By Stephanie Nebehay and Michelle Nichols
GENEVA/NEW YORK (Reuters) -Top U.N., financial and vaccine officials on Thursday urged rich countries to donate excess COVID-19 vaccine doses to an international effort to supply low and middle income countries in a bid to get the global economy back on track.
At a virtual event by the Gavi Vaccine Alliance to boost support for the COVAX equitable vaccine sharing initiative, the officials also appealed for another $2 billion by June for the program, which is aiming to buy up to 1.8 billion doses in 2021. So far, COVAX has shipped more than 38 million vaccine doses to 111 countries.
“Global supply is incredibly tight right now. But we also know that many high income countries have ordered more vaccines than they need,” said Gavi Chief Executive Seth Berkley.
He urged them to share excess doses “as soon as possible to cover the high risk populations during this supply constrained period.”
New Zealand Prime Minister Jacinda Ardern announced a donation of enough vaccine doses for more than 800,000 people to COVAX, which is run by the Coalition for Epidemic Preparedness Innovations (CEPI), the Vaccine Alliance Gavi, the World Health Organization (WHO) and U.N. Children’s Fund (UNICEF).
Denmark, the Netherlands, Norway and Sweden all pledged new funds to COVAX on Thursday.
“Many countries now have dollars available to spend on doses, but rapid deliveries aren’t available. I would like to underline here the importance for countries that have the prospect of excess vaccine supplies to release them as soon as possible,” said World Bank President David Malpass.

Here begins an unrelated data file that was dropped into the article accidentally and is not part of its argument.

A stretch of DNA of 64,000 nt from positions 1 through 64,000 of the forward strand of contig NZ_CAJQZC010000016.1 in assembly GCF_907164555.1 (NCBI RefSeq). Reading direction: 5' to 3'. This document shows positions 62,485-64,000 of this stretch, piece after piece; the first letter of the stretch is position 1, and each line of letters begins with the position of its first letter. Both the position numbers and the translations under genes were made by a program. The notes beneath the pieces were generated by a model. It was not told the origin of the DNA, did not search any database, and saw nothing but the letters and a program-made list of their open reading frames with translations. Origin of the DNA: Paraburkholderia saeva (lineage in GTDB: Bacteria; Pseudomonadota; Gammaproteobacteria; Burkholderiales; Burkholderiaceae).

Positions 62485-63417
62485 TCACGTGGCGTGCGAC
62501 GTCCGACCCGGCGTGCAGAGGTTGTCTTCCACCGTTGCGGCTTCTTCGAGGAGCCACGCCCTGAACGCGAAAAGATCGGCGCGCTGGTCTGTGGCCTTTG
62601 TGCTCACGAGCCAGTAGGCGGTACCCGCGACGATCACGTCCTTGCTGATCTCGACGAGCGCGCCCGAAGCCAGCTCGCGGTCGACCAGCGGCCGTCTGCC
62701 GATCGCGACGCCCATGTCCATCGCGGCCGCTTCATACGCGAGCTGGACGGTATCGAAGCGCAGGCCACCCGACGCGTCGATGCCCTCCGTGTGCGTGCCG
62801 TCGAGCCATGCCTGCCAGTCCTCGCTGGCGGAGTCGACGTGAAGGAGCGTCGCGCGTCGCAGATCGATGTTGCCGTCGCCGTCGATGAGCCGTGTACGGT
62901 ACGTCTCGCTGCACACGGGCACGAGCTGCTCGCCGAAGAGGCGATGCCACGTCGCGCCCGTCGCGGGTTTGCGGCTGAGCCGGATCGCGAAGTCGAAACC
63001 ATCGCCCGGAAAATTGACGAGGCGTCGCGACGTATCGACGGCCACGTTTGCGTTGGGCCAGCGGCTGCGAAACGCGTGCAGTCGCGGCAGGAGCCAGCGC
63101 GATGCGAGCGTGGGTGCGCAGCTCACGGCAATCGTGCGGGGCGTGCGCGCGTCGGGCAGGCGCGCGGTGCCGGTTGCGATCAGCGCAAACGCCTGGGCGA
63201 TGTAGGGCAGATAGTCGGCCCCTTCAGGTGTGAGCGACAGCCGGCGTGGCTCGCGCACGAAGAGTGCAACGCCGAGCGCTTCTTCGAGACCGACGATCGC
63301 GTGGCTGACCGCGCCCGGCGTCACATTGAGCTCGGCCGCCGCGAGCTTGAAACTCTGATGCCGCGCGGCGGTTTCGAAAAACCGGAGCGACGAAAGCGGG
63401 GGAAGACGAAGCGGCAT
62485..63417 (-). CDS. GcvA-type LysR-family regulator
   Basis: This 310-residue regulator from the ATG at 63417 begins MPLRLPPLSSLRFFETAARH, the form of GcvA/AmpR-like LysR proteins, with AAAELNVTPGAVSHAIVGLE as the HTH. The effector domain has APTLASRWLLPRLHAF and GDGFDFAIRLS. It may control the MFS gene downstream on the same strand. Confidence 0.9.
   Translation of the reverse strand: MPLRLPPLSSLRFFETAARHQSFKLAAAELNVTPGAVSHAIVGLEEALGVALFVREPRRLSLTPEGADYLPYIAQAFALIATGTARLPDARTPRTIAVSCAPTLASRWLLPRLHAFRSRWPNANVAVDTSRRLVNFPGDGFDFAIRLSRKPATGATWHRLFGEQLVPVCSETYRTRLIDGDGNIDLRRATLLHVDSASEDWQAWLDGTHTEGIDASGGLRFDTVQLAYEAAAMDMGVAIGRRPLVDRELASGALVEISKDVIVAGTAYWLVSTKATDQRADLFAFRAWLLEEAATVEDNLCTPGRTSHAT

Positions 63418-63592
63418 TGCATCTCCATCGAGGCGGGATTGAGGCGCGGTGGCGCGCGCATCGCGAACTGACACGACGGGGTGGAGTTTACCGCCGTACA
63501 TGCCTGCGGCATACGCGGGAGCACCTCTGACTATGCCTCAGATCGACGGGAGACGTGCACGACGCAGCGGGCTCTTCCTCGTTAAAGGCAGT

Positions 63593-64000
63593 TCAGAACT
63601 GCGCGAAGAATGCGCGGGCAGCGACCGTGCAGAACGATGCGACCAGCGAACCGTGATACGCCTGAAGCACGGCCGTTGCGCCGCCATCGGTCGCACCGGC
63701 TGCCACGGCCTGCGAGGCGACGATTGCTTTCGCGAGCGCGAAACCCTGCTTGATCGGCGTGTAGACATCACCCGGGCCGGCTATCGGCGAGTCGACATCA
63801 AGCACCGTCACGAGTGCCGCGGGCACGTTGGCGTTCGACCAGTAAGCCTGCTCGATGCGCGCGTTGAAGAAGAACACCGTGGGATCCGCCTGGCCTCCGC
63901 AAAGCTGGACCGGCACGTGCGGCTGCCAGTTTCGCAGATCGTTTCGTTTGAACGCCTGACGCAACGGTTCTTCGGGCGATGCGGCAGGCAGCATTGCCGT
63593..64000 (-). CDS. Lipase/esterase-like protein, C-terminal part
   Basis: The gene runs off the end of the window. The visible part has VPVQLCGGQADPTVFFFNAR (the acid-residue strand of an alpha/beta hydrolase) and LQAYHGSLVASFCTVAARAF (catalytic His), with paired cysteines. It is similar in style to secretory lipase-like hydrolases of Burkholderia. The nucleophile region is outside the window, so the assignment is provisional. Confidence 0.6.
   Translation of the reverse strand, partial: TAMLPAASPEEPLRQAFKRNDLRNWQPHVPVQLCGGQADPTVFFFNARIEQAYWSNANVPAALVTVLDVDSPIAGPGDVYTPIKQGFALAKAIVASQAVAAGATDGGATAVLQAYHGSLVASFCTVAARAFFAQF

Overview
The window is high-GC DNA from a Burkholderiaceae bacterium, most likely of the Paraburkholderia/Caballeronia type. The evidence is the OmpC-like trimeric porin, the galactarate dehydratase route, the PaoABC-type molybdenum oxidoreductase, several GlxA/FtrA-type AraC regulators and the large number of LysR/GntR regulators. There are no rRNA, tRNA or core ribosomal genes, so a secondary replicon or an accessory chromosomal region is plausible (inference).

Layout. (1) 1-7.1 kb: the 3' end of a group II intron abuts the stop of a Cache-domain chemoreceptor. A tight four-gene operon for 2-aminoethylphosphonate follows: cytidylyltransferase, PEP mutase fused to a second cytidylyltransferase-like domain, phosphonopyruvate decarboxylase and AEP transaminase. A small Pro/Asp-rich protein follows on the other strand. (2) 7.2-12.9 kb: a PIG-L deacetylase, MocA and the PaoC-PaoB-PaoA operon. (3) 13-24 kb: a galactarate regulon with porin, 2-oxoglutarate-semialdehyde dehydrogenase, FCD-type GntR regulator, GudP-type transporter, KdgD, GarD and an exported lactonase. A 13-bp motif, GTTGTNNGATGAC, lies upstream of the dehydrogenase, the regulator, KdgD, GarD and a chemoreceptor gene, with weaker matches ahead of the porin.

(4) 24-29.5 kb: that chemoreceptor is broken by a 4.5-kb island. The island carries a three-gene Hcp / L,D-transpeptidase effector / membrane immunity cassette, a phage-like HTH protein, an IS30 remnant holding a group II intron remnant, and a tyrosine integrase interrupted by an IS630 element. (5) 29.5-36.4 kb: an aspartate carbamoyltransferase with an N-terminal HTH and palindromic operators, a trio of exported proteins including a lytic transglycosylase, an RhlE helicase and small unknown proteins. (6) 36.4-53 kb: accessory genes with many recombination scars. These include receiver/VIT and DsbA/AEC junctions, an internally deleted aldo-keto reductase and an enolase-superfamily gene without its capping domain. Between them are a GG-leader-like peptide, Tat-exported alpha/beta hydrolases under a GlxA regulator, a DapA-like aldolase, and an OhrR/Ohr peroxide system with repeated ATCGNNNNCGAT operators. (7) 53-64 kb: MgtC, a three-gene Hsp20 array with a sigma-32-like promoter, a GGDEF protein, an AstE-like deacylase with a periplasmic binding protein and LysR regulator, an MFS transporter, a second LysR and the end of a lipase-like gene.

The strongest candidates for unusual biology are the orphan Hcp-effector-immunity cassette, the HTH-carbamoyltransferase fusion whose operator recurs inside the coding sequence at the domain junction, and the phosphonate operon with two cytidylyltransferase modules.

World Health Organization (WHO) chief Tedros Adhanom Ghebreyesus said some countries who had signed up to COVAX had not received any doses, none had received enough and some were not receiving their second-round vaccine allocations on time.
“There remains a shocking and expanding disparity in the global distribution of vaccines,” he warned at the Gavi event.
UNICEF Executive Director Henrietta Fore called on wealthier countries to invest generously in COVAX and donate surplus doses because it was the only way to end the pandemic and get “the global economy back on track.”
Norwegian Prime Minister Erna Solberg said another $22 billion was needed for the Access to COVID-19 Tools (ACT) Accelerator, which includes COVAX and also supports treatments and testing.
“These numbers may seem high, but they are small compared to the global economic loss if this crisis continues. The new virus strains make it clear that we need to move faster,” she said.
(Reporting by Stephanie Nebehay in Geneva and Michelle Nichols in New York; Editing by Bill Berkrot)